are keeping their 2018 Philippine economic growth forecasts despite last year’s slowdown, with outlooks ranging from 6.0-7.0 percent premised on factors such as domestic consumption, the “Build Build Build” program and the investment environment.
Full-year gross domestic product (GDP) growth came in at 6.7 percent last year, near the bottom of the government’s 6-5-7.5 percent target and slower than the 6.9 percent recorded in 2016.
The government is aiming for a much higher 7.0-8.0 percent expansion this year but the most optimistic outlook only has growth hitting the lower end of the target.
Higher growth expected
Metrobank Research, which expects GDP growth of 7 percent this year, said the acceleration would be fueled by a pickup in household spending, state spending growth, robust industry and services sectors and continued export expansion.
“Expected revenues from the government’s Tax Reform for Acceleration and Inclusion law would ensure that the government has enough spending power for the ‘Build Build Build’ program and could likely translate to sustained higher GDP growth moving forward,” it said.
Risks nevertheless remain given diverse global economic growth and impact of financial market volatilities, it noted.
Bank of the Philippine Islands (BPI), meanwhile, expects growth to come in just under this year’s target but up from 2017.
BPI Vice-President and lead economist Emilio Neri Jr. said last year’s showing shouldn’t be a surprise as 2016 was an election year.
“Such a strong post-election year performance is unheard of, actually, and [is]seen by many as an impressive print. For 2018, we expect more sizeable improvements in government and private sector capital spending to keep real GDP growth near 7 percent,” he said.
Japan’s Nomura also said that slower 2017 growth did not change its view that the economy could expand by 6.9 percent this year.
ING Bank Manila and Singapore’s DBS, meanwhile, said last year’s 6.7 percent growth would likely be sustained this year.
“Overall growth in 2017 is reasonable considering the high base of comparison,” ING Bank Manila senior economist Joey Cuyegkeng said.
He said the outlook for 2018 remained upbeat as the government would be rolling out major infrastructure projects.
DBS economist Gundy Cahyadi noted that domestic demand remained firm in the fourth quarter of 2017 and said this was expected to continue driving overall GDP growth in 2018 and 2019.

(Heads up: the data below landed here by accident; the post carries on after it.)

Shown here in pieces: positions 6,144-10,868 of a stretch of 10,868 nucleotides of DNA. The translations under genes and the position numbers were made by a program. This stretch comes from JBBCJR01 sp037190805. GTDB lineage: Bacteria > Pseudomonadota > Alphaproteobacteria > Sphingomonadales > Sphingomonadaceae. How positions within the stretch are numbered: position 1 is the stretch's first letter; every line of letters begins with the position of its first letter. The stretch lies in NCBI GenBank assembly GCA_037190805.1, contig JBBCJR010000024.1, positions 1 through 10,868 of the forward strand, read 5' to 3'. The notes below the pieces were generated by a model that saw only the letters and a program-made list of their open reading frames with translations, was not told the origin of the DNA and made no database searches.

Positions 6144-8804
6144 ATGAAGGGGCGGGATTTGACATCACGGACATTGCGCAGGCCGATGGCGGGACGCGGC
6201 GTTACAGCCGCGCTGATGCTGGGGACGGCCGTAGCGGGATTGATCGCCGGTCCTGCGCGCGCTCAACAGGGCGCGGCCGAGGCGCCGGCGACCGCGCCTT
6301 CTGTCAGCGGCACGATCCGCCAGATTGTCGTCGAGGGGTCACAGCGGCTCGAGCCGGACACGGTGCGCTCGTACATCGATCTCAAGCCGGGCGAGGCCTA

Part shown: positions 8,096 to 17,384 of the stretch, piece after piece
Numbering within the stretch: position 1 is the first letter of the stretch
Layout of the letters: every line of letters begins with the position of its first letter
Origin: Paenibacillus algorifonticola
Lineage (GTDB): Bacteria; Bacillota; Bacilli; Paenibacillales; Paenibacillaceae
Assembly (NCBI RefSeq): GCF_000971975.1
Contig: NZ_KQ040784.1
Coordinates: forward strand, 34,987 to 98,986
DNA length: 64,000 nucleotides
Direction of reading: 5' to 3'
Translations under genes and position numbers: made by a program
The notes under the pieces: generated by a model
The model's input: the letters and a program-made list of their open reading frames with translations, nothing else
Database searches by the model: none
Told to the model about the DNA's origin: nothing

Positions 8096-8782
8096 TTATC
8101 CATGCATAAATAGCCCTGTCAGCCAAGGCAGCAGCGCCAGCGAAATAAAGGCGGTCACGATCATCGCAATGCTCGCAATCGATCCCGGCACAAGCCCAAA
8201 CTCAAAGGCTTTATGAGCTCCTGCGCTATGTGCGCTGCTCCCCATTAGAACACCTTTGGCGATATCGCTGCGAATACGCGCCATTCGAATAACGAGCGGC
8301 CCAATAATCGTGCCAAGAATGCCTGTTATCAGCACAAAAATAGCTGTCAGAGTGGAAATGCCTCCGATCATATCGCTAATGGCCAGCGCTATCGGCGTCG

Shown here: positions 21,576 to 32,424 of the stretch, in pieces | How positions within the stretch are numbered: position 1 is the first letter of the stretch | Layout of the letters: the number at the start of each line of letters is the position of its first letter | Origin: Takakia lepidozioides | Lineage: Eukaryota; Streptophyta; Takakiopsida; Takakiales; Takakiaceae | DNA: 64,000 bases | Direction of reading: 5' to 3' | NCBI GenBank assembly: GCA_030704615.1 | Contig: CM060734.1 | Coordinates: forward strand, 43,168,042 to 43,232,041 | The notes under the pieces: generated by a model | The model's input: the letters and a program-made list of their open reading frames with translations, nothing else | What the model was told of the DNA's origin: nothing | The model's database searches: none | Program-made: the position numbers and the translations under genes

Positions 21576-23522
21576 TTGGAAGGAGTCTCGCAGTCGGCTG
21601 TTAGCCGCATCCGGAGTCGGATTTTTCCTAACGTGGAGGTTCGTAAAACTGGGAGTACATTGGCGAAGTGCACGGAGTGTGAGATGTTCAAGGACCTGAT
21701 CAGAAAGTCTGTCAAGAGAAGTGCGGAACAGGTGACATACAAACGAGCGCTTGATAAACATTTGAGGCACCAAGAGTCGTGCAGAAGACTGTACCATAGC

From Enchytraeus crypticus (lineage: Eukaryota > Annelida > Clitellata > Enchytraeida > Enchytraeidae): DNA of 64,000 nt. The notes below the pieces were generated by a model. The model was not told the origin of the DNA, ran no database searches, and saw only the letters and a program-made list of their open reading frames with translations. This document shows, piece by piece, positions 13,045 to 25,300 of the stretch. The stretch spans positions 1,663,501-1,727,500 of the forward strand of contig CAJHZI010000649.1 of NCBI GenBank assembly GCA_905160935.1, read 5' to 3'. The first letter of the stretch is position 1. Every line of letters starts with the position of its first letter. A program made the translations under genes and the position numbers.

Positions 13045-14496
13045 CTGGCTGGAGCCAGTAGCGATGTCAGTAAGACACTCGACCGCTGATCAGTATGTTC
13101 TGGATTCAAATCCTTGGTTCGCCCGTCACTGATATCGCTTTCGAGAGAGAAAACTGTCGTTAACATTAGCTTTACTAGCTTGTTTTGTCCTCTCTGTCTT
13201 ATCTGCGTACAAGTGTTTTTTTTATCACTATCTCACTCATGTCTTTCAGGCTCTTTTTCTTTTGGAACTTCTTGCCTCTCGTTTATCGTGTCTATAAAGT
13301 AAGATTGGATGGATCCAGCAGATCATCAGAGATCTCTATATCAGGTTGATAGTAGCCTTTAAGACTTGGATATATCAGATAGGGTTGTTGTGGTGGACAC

“We forecast steady GDP growth at 6.7 percent in 2018 and 2019,” he said.
‘Build Build Build’ crucial
A 6.7 percent outlook was also offered yesterday by Standard Chartered Bank, which said that the expansion would continue to be underpinned by strong domestic demand and infrastructure investments
“Our forecast for growth this year is 6.7 percent in line with what we said for 2017 as well,” said Chidu Naranayan, Asia economist for Standard Chartered, during an economic briefing.
“We think that it should be investments that will be the biggest driver of growth,” he added.
“We expect to see a bit more of the infrastructure that is being planned. We expect more of the planned infrastructure coming on board in 2018 which could be the biggest driver of growth.”
Growth over the next few years, Naranayan said, will depend on how fast the government implements its “Build Build Build” program.
“Over the medium-term it will be heavily dependent on the phase of the infrastructure implementation. The more we see that happening, the higher the chance of outperforming. So if we do see implementation of the entire planned infrastructure timeline, growth could be higher than 6.7 percent…,” he said.
IHS Markit, BMI Research and Capital Economics, meanwhile, expect the economy to slow further this year.
IHS Markit chief economist Rajiv Biswas said outlook for 2018 was for GDP growth of 6.5 percent.